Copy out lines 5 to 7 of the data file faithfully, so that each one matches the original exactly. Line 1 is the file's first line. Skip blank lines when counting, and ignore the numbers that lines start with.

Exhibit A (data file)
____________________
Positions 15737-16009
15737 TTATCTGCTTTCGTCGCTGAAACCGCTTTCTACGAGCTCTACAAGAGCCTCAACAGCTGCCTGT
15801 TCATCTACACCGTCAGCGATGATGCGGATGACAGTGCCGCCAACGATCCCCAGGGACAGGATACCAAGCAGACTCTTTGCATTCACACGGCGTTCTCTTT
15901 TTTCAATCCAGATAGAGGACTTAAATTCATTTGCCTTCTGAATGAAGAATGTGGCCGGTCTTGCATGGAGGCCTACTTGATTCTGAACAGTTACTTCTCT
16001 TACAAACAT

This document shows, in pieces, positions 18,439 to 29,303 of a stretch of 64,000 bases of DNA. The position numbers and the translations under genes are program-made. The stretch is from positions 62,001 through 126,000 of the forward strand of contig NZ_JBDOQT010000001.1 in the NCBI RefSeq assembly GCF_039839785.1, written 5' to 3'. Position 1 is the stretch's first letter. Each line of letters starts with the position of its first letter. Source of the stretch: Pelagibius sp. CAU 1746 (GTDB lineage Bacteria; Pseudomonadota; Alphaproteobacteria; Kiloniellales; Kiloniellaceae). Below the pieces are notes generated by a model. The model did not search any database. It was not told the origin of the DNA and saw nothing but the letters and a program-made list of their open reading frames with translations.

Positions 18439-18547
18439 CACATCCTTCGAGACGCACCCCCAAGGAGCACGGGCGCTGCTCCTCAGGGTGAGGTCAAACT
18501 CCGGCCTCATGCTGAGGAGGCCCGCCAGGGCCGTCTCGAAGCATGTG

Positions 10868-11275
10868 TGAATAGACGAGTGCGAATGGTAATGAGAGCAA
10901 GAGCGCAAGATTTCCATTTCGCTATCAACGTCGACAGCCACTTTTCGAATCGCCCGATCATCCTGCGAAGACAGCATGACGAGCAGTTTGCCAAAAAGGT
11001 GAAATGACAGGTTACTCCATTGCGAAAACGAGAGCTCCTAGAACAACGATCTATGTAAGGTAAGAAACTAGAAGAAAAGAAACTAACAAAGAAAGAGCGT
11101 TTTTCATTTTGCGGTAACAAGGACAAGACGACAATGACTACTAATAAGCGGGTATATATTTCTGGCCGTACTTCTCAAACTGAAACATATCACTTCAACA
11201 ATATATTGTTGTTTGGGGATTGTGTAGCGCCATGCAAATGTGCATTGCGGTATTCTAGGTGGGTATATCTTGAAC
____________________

16001 TACAAACAT

This document shows, in pieces, positions 18,439 to 29,303 of a stretch of 64,000 bases of DNA. The position numbers and the translations under genes are program-made. The stretch is from positions 62,001 through 126,000 of the forward strand of contig NZ_JBDOQT010000001.1 in the NCBI RefSeq assembly GCF_039839785.1, written 5' to 3'. Position 1 is the stretch's first letter. Each line of letters starts with the position of its first letter. Source of the stretch: Pelagibius sp. CAU 1746 (GTDB lineage Bacteria; Pseudomonadota; Alphaproteobacteria; Kiloniellales; Kiloniellaceae). Below the pieces are notes generated by a model. The model did not search any database. It was not told the origin of the DNA and saw nothing but the letters and a program-made list of their open reading frames with translations.

Positions 18439-18547